1778
ENGLISH POETRY 1579-1830: SPENSER AND THE TRADITION

A New Song.

Weekly Magazine or Edinburgh Amusement 41 (9 September 1778) 254.

T. T.


A pastoral ballad in four double-quatrain stanzas signed "T. T. Melrosensis, Banks of Tweed." Phillida has fallen in love with country pleasures, and the shepherds and shepherdesses have fallen in love with Phillida: "The damsels in simple attire | Adore the bright nymph as their queen; | Each shepherd beholds with desire: | Such beauty sure never was seen." But Phillida choses Colin among all the rest.



When the sweet briar hedges inclose,
And hawthorns incircle the vale,
Perfum'd with the scent of the rose,
And balmy wing'd breath of the gale;
Remote from the pert and the gay,
Unknown to the pride of the town,
Young Phillida loveth to stray
Where happiness villagers crown.

When she heard first the songs of the grove,
The notes of the nightingale flow,
She swore that such raptures of love,
Such joys she could never forgo.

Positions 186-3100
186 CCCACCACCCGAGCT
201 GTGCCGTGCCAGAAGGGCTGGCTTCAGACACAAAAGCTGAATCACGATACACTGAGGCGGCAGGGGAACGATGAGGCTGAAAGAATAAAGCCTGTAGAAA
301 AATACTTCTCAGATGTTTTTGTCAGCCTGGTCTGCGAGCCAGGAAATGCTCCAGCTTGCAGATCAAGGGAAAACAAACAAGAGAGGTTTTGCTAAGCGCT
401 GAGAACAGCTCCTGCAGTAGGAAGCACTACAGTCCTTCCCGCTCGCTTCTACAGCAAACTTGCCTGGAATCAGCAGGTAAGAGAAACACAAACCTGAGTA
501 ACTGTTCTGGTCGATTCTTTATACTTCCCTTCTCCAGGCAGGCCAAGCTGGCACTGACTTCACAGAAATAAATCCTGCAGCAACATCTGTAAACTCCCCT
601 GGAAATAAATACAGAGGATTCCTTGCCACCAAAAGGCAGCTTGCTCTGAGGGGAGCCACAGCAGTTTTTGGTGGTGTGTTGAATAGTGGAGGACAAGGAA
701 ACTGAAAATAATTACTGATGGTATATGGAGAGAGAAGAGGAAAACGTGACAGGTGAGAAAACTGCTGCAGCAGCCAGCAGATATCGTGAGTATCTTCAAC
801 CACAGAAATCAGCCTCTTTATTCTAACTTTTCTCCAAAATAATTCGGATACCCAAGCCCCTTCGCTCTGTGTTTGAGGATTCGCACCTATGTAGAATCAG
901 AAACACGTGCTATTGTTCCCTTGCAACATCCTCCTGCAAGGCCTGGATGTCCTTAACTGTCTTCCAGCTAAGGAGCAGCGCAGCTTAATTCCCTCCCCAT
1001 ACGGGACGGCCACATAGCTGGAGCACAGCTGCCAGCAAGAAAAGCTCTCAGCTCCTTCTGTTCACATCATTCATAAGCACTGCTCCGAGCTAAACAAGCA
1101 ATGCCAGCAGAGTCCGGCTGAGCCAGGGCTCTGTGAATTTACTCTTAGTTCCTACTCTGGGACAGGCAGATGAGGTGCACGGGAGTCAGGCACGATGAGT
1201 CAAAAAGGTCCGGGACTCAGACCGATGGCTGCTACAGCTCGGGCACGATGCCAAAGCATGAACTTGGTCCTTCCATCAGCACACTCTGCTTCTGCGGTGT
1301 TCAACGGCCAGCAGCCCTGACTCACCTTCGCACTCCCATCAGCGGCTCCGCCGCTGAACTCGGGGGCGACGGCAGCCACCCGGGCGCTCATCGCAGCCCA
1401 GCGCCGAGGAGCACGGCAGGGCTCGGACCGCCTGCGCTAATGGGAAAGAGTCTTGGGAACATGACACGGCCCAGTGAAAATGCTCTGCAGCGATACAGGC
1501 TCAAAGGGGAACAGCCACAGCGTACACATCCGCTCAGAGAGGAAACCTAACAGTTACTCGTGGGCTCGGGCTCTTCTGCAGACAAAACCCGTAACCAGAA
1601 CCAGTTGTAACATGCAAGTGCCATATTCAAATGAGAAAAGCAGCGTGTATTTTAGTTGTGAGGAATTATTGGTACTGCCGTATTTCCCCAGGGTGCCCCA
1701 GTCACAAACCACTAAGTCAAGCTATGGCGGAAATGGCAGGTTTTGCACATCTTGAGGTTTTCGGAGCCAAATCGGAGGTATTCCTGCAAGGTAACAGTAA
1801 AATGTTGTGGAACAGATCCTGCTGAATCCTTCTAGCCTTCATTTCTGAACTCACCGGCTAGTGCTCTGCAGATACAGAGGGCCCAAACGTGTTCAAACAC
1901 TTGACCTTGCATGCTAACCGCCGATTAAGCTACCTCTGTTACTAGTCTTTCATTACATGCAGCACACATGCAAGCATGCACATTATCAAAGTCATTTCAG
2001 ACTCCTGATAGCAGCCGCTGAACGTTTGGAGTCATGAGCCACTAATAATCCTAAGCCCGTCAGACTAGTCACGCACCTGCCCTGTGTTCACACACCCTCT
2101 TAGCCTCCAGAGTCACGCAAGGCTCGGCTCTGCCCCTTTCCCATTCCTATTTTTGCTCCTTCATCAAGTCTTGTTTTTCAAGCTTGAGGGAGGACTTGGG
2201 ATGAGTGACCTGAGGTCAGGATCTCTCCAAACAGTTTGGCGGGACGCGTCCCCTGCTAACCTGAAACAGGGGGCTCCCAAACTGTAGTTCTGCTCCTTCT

Now she leads up the dance on the green,
To the timbrel's melodious sound,
With so soft, so engaging a mein,
Her gesture waves magic around.

The damsels in simple attire
Adore the bright nymph as their queen;
Each shepherd beholds with desire:
Such beauty sure never was seen.
The graces attend on her walk:
Her face is for ever a smile;
'Tis transport to hear her but talk;
A heaven of love is her style.

By all the bright sweets of the plain,
By the bird that inhabits the grove,
She's promis'd that Colin's the swain,
The idol and god of her love.
My banks are adorned with flow'rs,
My fields cover'd over with green;
And see how they open their bow'rs
And branches to shadow their queen.

[p. 254]